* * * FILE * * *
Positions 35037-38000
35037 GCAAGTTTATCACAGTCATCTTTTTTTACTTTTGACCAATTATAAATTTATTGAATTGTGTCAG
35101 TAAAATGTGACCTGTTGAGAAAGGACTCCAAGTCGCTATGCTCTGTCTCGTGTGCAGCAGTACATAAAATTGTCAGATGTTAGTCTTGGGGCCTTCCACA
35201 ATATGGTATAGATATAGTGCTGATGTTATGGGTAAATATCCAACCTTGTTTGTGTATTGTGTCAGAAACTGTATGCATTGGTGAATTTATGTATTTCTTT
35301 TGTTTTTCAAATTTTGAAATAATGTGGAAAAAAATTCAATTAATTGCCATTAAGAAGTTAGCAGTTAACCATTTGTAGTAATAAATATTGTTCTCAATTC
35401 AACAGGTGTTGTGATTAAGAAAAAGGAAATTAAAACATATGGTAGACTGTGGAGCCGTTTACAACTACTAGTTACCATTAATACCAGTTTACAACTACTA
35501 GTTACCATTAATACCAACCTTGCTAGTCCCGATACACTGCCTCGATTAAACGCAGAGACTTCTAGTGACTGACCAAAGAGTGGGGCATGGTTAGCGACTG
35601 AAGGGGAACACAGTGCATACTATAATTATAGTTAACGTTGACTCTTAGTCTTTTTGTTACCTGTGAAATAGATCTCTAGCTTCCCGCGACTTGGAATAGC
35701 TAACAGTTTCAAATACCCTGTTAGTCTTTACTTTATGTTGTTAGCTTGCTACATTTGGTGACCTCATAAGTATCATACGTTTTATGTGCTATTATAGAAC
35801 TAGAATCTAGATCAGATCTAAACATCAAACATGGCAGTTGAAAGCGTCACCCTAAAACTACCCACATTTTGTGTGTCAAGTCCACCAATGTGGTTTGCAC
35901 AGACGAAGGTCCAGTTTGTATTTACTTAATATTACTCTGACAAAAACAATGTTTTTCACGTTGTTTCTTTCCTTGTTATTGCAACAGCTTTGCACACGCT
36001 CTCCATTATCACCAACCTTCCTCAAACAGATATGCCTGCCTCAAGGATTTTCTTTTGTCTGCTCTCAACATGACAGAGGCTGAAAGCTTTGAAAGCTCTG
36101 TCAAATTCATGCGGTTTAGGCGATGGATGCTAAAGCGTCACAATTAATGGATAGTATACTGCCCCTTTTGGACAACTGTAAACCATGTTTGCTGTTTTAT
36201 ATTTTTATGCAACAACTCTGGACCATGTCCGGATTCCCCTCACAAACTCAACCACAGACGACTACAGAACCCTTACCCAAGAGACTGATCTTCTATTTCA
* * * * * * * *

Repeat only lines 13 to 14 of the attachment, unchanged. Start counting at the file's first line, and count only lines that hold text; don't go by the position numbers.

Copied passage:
36101 TCAAATTCATGCGGTTTAGGCGATGGATGCTAAAGCGTCACAATTAATGGATAGTATACTGCCCCTTTTGGACAACTGTAAACCATGTTTGCTGTTTTAT
36201 ATTTTTATGCAACAACTCTGGACCATGTCCGGATTCCCCTCACAAACTCAACCACAGACGACTACAGAACCCTTACCCAAGAGACTGATCTTCTATTTCA